HOME TheInfoList.com
Providing Lists of Related Topics to Help You Find Great Stuff
[::MainTopicLength::#1500] [::ListTopicLength::#1000] [::ListLength::#15] [::ListAdRepeat::#3]

picture info

Restoration Branches
Restoration branches
Restoration branches
movement is a Christian/Latter Day Saint religious sect which was formed in the 1980s by members of the Reorganized Church of Jesus Christ of Latter Day Saints
Reorganized Church of Jesus Christ of Latter Day Saints
(RLDS) in a reaction against the events of the RLDS 1984 world conference
[...More...]

"Restoration Branches" on:
Wikipedia
Google
Yahoo

picture info

Book
A book is a series of pages assembled for easy portability and reading, as well as the composition contained in it. The book's most common modern form is that of a codex volume consisting of rectangular paper pages bound on one side, with a heavier cover and spine, so that it can fan open for reading. Books have taken other forms, such as scrolls, leaves on a string, or strips tied together; and the pages have been of parchment, vellum, papyrus, bamboo slips, palm leaves, silk, wood, and other materials.[1] The contents of books are also called books, as are other compositions of that length. For instance, Aristotle's Physics, the constituent sections of the Bible, and even the Egyptian Book of the Dead
Book of the Dead
are called books independently of their physical form. Conversely, some long literary compositions are divided into books of varying sizes, which typically do not correspond to physically bound units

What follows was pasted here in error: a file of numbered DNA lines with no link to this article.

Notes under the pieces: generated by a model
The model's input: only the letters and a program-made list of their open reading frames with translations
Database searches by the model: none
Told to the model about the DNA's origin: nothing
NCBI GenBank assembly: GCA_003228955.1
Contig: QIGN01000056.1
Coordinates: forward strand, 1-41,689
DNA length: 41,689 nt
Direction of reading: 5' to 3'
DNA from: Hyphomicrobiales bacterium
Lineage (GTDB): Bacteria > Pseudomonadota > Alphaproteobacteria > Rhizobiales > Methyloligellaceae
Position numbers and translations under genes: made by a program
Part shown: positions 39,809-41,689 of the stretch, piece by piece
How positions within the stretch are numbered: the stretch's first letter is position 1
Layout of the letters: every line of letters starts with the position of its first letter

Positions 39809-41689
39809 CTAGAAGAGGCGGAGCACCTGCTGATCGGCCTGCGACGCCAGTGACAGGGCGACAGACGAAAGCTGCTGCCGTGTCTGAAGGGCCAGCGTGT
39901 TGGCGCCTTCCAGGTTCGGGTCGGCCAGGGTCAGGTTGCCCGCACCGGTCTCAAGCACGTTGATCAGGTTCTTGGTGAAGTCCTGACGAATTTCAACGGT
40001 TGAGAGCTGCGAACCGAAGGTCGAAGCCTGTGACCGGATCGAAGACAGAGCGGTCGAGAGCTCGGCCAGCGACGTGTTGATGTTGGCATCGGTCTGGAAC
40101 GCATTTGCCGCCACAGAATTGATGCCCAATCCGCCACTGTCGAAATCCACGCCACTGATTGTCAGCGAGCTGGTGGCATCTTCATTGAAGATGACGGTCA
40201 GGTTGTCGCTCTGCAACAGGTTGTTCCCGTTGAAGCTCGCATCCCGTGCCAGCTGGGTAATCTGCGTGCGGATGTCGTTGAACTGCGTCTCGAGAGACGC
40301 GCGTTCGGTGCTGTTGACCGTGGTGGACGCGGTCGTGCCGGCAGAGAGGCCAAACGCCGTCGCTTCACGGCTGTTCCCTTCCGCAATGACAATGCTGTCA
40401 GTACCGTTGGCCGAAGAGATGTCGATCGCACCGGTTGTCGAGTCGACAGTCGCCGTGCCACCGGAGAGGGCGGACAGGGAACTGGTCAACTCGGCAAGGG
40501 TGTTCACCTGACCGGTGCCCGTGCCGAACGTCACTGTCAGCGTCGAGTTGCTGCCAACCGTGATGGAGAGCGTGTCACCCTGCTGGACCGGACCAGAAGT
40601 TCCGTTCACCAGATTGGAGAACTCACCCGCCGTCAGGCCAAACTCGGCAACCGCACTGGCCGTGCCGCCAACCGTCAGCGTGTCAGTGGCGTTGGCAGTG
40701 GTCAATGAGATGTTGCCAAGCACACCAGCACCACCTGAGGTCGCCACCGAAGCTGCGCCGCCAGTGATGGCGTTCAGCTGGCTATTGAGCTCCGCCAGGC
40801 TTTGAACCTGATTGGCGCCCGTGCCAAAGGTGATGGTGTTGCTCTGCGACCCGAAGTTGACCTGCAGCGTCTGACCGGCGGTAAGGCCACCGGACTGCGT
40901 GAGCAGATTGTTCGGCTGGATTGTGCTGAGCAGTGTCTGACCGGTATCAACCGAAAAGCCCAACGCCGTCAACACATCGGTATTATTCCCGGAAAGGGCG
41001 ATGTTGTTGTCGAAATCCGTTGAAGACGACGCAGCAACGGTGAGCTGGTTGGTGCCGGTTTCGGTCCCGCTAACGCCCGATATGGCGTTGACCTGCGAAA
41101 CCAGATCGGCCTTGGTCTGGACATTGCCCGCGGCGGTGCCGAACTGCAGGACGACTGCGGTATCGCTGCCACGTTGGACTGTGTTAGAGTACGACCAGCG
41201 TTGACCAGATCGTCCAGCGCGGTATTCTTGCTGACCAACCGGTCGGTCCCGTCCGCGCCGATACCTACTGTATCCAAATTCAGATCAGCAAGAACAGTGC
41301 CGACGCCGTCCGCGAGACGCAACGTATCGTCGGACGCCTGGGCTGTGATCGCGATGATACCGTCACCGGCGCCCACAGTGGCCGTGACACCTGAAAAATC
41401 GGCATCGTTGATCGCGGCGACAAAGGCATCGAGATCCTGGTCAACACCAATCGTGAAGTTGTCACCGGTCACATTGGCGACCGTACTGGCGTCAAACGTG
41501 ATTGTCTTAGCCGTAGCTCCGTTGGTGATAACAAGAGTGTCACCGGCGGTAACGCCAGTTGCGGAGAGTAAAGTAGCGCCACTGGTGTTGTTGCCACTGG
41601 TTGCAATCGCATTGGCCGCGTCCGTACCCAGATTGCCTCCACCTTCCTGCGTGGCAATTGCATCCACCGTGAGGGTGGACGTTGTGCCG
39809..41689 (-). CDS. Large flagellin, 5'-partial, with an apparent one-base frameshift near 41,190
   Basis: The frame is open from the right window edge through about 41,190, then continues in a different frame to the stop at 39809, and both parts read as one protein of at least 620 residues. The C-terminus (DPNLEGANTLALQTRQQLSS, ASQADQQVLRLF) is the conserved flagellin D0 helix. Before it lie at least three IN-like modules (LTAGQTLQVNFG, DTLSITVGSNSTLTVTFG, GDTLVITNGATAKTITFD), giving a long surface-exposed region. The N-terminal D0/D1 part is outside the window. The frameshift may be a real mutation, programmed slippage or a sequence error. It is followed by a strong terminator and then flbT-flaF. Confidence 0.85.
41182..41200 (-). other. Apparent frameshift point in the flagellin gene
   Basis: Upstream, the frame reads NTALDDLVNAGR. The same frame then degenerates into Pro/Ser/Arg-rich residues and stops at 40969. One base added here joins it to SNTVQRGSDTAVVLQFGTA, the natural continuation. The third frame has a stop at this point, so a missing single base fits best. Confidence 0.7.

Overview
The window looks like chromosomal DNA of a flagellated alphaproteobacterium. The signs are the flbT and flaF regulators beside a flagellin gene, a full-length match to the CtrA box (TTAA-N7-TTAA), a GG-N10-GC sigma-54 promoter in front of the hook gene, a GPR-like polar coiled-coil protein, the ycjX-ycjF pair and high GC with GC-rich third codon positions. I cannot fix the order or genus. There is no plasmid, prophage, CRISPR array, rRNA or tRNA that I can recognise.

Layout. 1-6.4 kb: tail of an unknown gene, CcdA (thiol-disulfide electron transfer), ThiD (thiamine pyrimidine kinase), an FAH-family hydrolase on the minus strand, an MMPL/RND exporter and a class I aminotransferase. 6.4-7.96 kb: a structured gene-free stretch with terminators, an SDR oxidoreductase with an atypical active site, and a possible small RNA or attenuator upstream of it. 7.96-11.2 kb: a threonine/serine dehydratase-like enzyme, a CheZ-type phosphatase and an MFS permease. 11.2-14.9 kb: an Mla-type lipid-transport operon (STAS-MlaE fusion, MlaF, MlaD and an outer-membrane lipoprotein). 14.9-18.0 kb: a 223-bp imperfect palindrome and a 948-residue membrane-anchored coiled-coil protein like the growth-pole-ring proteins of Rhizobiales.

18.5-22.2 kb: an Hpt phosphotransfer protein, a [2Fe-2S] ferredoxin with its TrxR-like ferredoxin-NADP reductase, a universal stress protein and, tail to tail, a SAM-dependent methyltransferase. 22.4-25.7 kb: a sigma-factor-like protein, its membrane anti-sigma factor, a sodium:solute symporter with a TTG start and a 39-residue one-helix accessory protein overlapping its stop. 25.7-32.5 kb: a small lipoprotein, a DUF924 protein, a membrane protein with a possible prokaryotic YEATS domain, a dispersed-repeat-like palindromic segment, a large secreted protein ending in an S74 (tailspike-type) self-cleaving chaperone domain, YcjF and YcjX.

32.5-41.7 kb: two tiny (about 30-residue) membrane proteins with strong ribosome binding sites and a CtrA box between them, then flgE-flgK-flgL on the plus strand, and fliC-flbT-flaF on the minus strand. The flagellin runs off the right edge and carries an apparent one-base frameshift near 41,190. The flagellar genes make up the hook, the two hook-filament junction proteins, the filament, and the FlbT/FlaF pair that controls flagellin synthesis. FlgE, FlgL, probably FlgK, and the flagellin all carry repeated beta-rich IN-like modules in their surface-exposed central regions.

[...More...]

"Book" on:
Wikipedia
Google
Yahoo

picture info

Temple Lot
The Temple
Temple
Lot, located in Independence, Jackson County, Missouri, is the first site to be dedicated for the construction of a temple in the Latter Day Saint
Saint
movement. The area was dedicated on Wednesday, August 3, 1831 by the movement's founder, Joseph Smith, Jr.,[1] and purchased on December 19, 1831 by his colleague Edward Partridge
Edward Partridge
to be the center of the New Jerusalem
New Jerusalem
or "City of Zion" after he received a revelation stating that it would be the gathering spot of the Saints during the Last Days.[2] The most prominent 2.5-acre section of the Temple
Temple
Lot is currently an open, grass-covered field occupied in its northeast corner by a few trees and the headquarters of the Church of Christ ( Temple
Temple
Lot), which is not considered a temple by adherents of that sect
[...More...]

"Temple Lot" on:
Wikipedia
Google
Yahoo

picture info

Confirmation
In Christianity, Confirmation
Confirmation
is seen as the sealing of Christianity created in Baptism. Those being confirmed are known as confirmands. In some denominations, such as the Anglican
Anglican
Communion[1] and Methodist Churches,[2] confirmation bestows full membership in a local congregation upon the recipient. In others, such as the Roman Catholic Church, Confirmation
Confirmation
"renders the bond with the Church more perfect",[3] because, while a baptized person is already a member,[4] "reception of the sacrament of Confirmation
Confirmation
is necessary for the completion of baptismal grace".[5] Roman Catholics, Eastern Orthodox, Oriental Orthodox, and Latter-Day Saint
Saint
Churches view Confirmation
Confirmation
as a sacrament. In the East it is conferred immediately after baptism
[...More...]

"Confirmation" on:
Wikipedia
Google
Yahoo

picture info

Resurrection
Resurrection
Resurrection
is the concept of coming back to life after death. In a number of ancient religions, a dying-and-rising god is a deity which dies and resurrects. The death and resurrection of Jesus, an example of resurrection, is the central focus of Christianity. As a religious concept, it is used in two distinct respects: a belief in the resurrection of individual souls that is current and ongoing (Christian idealism, realized eschatology), or else a belief in a singular resurrection of the dead at the end of the world
[...More...]

"Resurrection" on:
Wikipedia
Google
Yahoo

Covenant (Latter Day Saints)